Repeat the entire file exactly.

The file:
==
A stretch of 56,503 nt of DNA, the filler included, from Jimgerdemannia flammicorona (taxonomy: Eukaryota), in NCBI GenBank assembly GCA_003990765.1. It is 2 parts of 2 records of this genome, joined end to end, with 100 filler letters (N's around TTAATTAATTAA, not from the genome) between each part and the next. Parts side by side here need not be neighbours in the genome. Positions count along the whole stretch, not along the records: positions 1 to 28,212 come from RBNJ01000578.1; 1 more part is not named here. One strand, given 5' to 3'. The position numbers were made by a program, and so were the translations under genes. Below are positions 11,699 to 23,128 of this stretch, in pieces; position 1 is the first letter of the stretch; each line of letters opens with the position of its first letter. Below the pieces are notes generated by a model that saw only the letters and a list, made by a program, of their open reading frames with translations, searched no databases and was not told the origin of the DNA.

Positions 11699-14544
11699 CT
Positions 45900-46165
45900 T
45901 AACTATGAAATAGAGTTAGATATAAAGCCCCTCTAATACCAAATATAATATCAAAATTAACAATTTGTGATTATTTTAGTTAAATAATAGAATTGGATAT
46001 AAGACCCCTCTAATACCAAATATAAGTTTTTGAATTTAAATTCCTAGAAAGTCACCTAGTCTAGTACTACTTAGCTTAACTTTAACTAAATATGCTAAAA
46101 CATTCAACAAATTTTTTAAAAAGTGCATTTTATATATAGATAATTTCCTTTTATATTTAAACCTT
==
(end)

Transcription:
A stretch of 56,503 nt of DNA, the filler included, from Jimgerdemannia flammicorona (taxonomy: Eukaryota), in NCBI GenBank assembly GCA_003990765.1. It is 2 parts of 2 records of this genome, joined end to end, with 100 filler letters (N's around TTAATTAATTAA, not from the genome) between each part and the next. Parts side by side here need not be neighbours in the genome. Positions count along the whole stretch, not along the records: positions 1 to 28,212 come from RBNJ01000578.1; 1 more part is not named here. One strand, given 5' to 3'. The position numbers were made by a program, and so were the translations under genes. Below are positions 11,699 to 23,128 of this stretch, in pieces; position 1 is the first letter of the stretch; each line of letters opens with the position of its first letter. Below the pieces are notes generated by a model that saw only the letters and a list, made by a program, of their open reading frames with translations, searched no databases and was not told the origin of the DNA.

Positions 11699-14544
11699 CT
Positions 45900-46165
45900 T
45901 AACTATGAAATAGAGTTAGATATAAAGCCCCTCTAATACCAAATATAATATCAAAATTAACAATTTGTGATTATTTTAGTTAAATAATAGAATTGGATAT
46001 AAGACCCCTCTAATACCAAATATAAGTTTTTGAATTTAAATTCCTAGAAAGTCACCTAGTCTAGTACTACTTAGCTTAACTTTAACTAAATATGCTAAAA
46101 CATTCAACAAATTTTTTAAAAAGTGCATTTTATATATAGATAATTTCCTTTTATATTTAAACCTT